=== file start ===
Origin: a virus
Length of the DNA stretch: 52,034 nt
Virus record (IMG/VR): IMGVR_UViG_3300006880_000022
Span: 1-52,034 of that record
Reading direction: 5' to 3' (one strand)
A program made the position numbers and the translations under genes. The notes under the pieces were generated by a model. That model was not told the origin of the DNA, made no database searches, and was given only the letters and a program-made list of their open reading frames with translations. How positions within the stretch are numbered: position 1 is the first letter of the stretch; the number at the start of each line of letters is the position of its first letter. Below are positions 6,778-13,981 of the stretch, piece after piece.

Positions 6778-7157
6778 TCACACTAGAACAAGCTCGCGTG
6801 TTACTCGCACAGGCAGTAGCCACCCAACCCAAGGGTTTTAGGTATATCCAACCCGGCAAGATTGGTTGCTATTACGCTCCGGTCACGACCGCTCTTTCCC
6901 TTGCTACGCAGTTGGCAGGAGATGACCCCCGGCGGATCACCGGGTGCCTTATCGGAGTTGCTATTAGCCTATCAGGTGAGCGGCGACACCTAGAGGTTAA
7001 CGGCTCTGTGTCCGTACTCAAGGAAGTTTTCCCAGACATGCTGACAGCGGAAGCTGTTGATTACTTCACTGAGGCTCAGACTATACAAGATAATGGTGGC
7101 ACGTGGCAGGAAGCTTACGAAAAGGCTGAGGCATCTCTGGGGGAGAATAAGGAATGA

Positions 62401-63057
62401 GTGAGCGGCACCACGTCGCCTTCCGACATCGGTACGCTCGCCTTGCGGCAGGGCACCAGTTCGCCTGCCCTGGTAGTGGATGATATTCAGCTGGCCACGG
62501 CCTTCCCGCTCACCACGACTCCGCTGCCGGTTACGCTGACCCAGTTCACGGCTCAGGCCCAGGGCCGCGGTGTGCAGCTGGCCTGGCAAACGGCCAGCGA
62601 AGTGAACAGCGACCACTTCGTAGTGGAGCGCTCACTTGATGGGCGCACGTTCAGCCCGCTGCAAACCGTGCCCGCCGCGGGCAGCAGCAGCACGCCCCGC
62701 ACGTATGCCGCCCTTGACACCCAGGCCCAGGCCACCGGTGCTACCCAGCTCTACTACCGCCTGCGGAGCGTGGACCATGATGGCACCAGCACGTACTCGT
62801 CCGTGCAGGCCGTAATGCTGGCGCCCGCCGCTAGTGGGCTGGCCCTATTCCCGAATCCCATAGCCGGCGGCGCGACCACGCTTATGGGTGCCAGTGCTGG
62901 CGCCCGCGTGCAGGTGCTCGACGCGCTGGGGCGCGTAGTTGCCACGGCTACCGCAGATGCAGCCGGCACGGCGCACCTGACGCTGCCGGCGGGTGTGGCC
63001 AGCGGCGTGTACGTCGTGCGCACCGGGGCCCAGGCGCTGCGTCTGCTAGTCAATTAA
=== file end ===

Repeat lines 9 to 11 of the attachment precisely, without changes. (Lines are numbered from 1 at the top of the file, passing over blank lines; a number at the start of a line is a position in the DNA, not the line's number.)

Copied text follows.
6801 TTACTCGCACAGGCAGTAGCCACCCAACCCAAGGGTTTTAGGTATATCCAACCCGGCAAGATTGGTTGCTATTACGCTCCGGTCACGACCGCTCTTTCCC
6901 TTGCTACGCAGTTGGCAGGAGATGACCCCCGGCGGATCACCGGGTGCCTTATCGGAGTTGCTATTAGCCTATCAGGTGAGCGGCGACACCTAGAGGTTAA
7001 CGGCTCTGTGTCCGTACTCAAGGAAGTTTTCCCAGACATGCTGACAGCGGAAGCTGTTGATTACTTCACTGAGGCTCAGACTATACAAGATAATGGTGGC